Scared of Death Water? Don’t be. Let’s assume that the first filter is a “Solid Carbon Block” style filter (which forces water through densely compressed carbon to suck out bad stuff). After it gets filtered, it has to go through more pipes, then out a shower head – giving it lots of time to pick up a cargo of little micro-organisms. Then it was filtered again – this probably got rid of some more stuff OR “inactivated” the bacteria (meaning it went to the Big Petri Dish in the Sky).
No filter is 100% effective – and even if it was, if the container wasn’t completely sterile, something might be picked up there……and bacteria breeds like rabbits. No, more than rabbits. The other thing to think about is this: maybe the Smith filter is designed to remove impurities like iron, or to soften the water, or something. It could not be intended to take out the bacteria. That would explain a lot.
Luckily, water standards force water providers to get rid of all of the nasty, hurtful stuff that could cause you problems. In fact, you’d be better off showering with tap water than bottled water (a lot of the restrictions on tap water are stricter than those on bottled). I am sure that the water coming out of the faucet will never cause you a health problem, or even a “seeing yuckiness” problem (unless you have microscope eyes – and if you did, you’d see bacteria EVERYWHERE).
In summary, the water may look icky under a microscope but it’s totally cool – no danger. Think about this: what doesn’t look icky when you magnify it? Seeing anything really close up makes it way worse. Like the IMAX theater – Spiderman looks good on a movie screen, but not when he’s huge enough that you can imagine playing basketball in his pores. (Mary Jane Watson is the exception to this rule – no matter how huge the movie screen is, there’s nothing wrong with HER).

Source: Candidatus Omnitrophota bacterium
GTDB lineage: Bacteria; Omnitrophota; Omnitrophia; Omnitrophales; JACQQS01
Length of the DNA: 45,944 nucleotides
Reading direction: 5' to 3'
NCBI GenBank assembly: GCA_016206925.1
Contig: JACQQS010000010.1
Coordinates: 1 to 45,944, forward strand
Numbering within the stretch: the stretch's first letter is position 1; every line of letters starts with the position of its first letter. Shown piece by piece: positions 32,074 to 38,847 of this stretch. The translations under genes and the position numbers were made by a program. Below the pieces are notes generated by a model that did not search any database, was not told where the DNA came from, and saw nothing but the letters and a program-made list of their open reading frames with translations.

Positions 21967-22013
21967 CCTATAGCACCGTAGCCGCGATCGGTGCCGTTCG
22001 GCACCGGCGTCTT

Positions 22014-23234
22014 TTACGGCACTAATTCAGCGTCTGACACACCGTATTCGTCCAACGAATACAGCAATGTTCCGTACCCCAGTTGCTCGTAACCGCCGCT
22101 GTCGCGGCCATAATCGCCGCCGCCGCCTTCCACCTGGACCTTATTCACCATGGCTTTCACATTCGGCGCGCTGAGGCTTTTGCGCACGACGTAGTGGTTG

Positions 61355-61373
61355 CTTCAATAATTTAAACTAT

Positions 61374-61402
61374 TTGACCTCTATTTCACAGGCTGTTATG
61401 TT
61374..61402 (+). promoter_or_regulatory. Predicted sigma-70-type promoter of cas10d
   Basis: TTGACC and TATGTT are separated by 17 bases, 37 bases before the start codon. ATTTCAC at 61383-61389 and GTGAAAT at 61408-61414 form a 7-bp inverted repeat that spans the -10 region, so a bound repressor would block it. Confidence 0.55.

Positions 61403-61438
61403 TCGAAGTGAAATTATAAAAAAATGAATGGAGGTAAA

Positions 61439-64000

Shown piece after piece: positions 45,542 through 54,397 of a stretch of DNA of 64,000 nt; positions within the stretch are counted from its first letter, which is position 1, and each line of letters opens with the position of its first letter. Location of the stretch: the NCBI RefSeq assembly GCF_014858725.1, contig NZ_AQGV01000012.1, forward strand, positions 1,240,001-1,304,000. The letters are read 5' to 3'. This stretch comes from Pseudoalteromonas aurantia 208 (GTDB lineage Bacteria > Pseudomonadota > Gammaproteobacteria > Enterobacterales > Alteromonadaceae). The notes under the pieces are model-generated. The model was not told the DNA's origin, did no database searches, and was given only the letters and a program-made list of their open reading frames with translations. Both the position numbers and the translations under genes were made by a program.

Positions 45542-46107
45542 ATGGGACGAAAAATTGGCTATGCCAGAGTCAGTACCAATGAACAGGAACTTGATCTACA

I ate your Pop-Tarts.
Recently I used an ATM on campus to get some fast cash. My financial institution is Fleet and the ATM that I used was Bank of New Hampshire. Looking at my account later on, I was not surprised to see a $1.50 bank charge, because I accepted the charge when I was at the ATM. However, there was a SECOND $1.50 charge. Why am I getting charged TWICE for the same thing, and why does Bank of New Hampshire stink? Please advise.
Question by Jill â€” 9/21/2004 @ 9:49 pm
Ahh yes, the old â€œdouble chargeâ€ scam. Itâ€™s terribly unfair – a sucker punch to the wallet.
It turns out that not only does Bank of New Hampshire (and any bank that charges non-customers for ATM usage) feel the need to snag $1.50 from you as fee for the use of its ATM technology, but Fleet is also hurt by your unwillingness to drive the required miles to find a machine that THEY own. So they also, in a fit of jealous rage, will charge you $1.50 for your betrayal.
Why does Bank of New Hampshire stink, you ask? I canâ€™t say for sure, but my guess would be that it doesnâ€™t have a cool enough name. I mean, look at the competition: â€œBank of Americaâ€ covers a whole continent with its name (maybe 2!), â€œFleetâ€ conjures up images of a bunch of warships, or a really fast runner, â€œBank Northâ€ takes an entire hemisphere on, â€œCitizens Bankâ€ is the bank of the PEOPLE…Iâ€™d feel inferior too. And that would make me petty and spiteful, and that would make me stink. Like Bank of New Hampshire.
Do you have something that’s been eating away at you for awhile? Perhaps a deep rooted factual question that’s been bugging you for decades?
Comment to this post with your question. Shaun McQuaid will do his best to find the answer for you.